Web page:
Jayda G talks ‘Significant Changes’, science and why she’s tired of people trying to straighten her hair

Jayda G images by Farah Nosh

When most of us think of Jayda G, memories of her high-energy Boiler Room set at Dekmantel come to mind – a DJ completely enthralled in her own funky groove selections. Considering the main talking-points after a Boiler Room set are usually focused on the weird antics of the crowd, Jayda did well to hold the spotlight. She’s a DJ who’s not afraid to get lost in the moment, making her shows as fun to watch as they are to party to.

It’s one of the many reasons why Jayda is so in demand: she consistently packed out a four-week residency at Brixton night-club, Phonox, held two intimate talks on climate change, and has been recently announced as a new resident DJ on BBC Radio 1. All in one month. “It’s so weird to have this packed schedule – I am used to having a more flexible week where I can sporadically make music, workout, chill and then tour on the weekends.” She laughs, “I mean this month in London was supposed to be both a ‘chill’ and a ‘work’ trip, but I am not seeing any of the chilling so far!”

Jayda is in London gearing up for the release of her debut album, Significant Changes, which was produced alongside her Master’s in Environmental Toxicology, where she explored the effects of human activity on the orcas of Vancouver. The title of the album was the most-used phrase in her final thesis and illustrates how entwined her love for science is with music. Significant Changes reflects the infectious energy and eclectic taste of Jayda, drawing heavily upon Chicago house, disco, and soul influences. Jayda and I sat down together at record label Ninja Tune, chatting about the creative process of producing her new album, enforcing personal boundaries, and the lack of diversity in dance music.  

gal-dem: How is it living in London for a month?

Jayda G: I love it! I have always loved London; I came here when I was 19 and remember being like, ‘woah! This is the first place where I see people that look like me.’

You come from Canada though, isn’t it fairly diverse?

Mmm, depends where you are in Canada. I grew up in a small town with like 4000 people and I was the only person of colour in the majority of my life. When I was working in biology, we didn’t tend to come across a diverse range of people. Most of the time you are doing research in small labs in the middle of nowhere, so it’s great coming to London.

“My scientist friends all joke with me like…you’re a DJ…this is so weird?”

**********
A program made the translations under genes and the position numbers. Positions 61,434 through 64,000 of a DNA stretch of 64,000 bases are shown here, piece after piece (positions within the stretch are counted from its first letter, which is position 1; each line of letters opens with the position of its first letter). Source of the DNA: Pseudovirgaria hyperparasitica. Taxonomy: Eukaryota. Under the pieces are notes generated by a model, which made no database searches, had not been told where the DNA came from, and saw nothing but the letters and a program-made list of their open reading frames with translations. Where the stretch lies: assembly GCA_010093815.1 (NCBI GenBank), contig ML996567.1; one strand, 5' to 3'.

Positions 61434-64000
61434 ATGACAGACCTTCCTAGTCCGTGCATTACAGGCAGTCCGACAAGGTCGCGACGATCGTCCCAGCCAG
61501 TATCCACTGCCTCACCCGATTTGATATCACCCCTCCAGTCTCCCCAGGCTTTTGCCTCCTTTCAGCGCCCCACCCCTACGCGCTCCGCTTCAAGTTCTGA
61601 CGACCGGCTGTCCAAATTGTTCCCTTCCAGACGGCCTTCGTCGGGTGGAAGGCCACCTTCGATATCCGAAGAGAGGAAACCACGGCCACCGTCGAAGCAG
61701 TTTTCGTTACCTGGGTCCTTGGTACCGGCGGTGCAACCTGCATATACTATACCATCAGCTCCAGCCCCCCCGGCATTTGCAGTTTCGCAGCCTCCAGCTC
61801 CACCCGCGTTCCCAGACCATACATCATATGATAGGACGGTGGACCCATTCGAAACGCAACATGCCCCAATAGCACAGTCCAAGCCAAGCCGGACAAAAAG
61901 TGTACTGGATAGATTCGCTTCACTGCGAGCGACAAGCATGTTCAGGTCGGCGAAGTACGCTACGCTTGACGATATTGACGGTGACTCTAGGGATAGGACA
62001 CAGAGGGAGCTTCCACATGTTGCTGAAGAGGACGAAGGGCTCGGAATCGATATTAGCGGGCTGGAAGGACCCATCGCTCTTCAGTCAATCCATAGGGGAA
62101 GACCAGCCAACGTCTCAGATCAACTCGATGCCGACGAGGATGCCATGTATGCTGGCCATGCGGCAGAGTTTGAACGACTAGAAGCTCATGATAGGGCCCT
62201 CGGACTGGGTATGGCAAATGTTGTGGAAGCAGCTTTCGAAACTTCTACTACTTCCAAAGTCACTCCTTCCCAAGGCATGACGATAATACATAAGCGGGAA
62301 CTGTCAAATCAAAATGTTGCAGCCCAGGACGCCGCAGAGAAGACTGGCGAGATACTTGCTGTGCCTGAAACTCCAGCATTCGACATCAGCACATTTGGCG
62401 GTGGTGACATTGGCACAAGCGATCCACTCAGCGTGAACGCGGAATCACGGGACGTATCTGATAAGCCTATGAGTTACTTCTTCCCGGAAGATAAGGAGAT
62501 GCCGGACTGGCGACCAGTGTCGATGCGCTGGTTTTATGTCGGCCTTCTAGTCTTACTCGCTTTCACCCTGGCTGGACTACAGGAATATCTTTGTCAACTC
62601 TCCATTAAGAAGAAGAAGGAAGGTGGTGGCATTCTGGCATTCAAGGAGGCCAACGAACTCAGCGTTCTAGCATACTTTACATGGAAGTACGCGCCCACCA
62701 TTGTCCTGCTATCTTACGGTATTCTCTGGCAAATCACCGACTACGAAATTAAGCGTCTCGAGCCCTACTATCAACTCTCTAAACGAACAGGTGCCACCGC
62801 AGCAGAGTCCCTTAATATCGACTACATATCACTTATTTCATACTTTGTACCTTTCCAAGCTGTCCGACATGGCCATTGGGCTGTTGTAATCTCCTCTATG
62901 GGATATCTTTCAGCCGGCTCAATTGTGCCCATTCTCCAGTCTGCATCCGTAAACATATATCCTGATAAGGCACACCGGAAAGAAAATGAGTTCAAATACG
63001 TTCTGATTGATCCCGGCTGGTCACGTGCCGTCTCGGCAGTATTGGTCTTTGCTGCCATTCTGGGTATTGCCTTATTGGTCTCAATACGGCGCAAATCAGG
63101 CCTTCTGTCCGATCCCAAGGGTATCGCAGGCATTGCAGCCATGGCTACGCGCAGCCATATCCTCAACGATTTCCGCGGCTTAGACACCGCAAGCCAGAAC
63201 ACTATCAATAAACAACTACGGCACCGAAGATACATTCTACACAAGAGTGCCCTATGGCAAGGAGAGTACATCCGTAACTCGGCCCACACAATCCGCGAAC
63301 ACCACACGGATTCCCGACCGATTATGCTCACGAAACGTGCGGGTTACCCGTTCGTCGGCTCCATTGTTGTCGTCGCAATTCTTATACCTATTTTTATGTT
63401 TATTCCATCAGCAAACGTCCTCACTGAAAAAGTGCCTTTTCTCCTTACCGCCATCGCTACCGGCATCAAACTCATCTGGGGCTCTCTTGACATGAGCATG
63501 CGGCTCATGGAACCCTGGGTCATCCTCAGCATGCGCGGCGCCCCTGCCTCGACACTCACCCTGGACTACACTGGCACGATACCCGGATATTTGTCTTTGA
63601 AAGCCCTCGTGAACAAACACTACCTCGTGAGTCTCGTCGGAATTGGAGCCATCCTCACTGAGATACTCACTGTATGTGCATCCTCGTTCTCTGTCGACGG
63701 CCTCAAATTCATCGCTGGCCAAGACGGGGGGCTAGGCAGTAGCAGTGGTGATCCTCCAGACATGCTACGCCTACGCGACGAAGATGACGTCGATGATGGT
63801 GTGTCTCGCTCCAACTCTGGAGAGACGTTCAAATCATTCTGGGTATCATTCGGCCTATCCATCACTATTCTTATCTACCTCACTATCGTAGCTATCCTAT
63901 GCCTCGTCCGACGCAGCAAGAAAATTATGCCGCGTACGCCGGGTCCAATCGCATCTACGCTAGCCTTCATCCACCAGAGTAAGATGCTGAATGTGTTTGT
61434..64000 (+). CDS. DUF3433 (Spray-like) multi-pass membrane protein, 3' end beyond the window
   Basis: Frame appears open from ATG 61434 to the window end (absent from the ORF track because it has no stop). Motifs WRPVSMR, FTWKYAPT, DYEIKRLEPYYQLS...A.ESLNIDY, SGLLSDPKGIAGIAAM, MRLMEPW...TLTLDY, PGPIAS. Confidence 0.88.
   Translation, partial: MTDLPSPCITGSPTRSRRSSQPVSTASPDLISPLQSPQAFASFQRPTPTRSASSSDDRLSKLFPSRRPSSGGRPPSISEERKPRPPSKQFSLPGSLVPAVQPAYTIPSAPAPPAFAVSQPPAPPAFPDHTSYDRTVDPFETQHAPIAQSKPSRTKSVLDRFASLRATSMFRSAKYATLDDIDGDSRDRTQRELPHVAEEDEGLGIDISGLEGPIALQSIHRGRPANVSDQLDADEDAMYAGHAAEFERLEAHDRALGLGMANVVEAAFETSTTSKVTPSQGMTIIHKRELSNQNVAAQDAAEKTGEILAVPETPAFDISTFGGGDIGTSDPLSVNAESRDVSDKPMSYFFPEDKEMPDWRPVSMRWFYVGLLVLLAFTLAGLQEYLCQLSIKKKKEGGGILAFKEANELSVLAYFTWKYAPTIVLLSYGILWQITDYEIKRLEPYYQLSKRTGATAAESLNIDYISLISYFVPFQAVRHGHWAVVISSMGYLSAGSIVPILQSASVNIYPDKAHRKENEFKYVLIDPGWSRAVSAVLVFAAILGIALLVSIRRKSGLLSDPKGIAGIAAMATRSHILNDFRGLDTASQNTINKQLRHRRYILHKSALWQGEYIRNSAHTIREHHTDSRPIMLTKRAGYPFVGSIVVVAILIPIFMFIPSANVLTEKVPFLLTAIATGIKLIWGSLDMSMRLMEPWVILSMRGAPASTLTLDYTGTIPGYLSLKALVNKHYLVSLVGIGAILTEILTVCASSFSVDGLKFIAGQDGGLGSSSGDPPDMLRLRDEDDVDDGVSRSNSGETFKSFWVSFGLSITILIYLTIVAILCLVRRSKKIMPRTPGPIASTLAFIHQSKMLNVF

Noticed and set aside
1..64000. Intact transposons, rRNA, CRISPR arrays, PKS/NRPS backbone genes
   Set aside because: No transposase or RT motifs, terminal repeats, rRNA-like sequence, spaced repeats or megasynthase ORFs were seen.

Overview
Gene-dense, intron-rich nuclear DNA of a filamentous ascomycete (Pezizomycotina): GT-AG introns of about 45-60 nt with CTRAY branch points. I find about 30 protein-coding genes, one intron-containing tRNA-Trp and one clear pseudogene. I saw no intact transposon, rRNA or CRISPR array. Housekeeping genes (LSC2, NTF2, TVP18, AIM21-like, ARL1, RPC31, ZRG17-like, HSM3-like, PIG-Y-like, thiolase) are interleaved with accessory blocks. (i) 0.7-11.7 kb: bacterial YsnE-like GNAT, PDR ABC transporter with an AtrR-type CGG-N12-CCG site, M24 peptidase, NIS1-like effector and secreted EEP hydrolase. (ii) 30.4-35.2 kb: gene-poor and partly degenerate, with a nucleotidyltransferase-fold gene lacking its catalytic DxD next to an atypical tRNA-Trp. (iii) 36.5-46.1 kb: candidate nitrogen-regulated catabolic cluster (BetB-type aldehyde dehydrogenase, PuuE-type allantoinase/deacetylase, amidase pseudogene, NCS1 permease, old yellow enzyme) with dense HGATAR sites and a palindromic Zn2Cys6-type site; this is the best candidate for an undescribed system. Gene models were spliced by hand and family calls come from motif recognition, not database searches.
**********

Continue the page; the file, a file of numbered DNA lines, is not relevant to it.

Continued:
It’s cool that you can whip out this hidden trivia that you’re also a scientist.

Yeah, it’s funny because my scientist friends all joke with me like…you’re a DJ…this is so weird? I’m like, yeah dude this is as weird as this is for you as it is for me [laughs]. I have over 10 years’ experience in the sciences. Science has always been my main career that I set out to do, and have spent a lot of time and effort on, so it’s ironic that my fans and people in music look at me as a DJ before a scientist!

I think the secret is out now though with the album. What was the intention with your album? You range from the sombre sounds of ‘Orca’s Reprise’ and ‘Missy Knows What’s Up’ to the funky, disco hit ‘Move to the Front’?

Well, I love vinyl and I play all of my gigs in vinyl, so I really wanted to make a record that works best for vinyl. I wanted each side to be a piece onto itself so that when you flip it, it makes sense for that section of the album – that was a huge inspiration in structuring the tracks. I wanted the record to build up in a certain way; the mood starts off slow, continues on to more deeper tones then it brings you back up to a more upbeat, disco vibe. It kind of reflects how I do my DJ sets. It was definitely a well-thought out plan.

Did you intend to do your album alongside your master’s thesis on the orcas of Vancouver?

You know what, it is really hard to think of these things after the process – I felt like I thought it, I regurgitated it and it was done. [laughs] No, I am playing, as an artist when you’re making art you are influenced by your experiences, and what you’re going through at the time, so when I was making the album there would be these moments, like in the song ‘Missy Knows What’s Up’, where I sampled a radio talk of the Canadian biologist, Misty Macduffee, who won the landmark case that led to the funding of my research.

Impressive.

Yes! And I was listening to her radio talks and I was thinking that I should add this to a track. DJs always want to add these cool, mysterious snippets from back in the day, so I was like yep…mine is going to be about killer whales! [laughs] My work bleeds into each other.

It seems like a very fluid stream of creativity, right?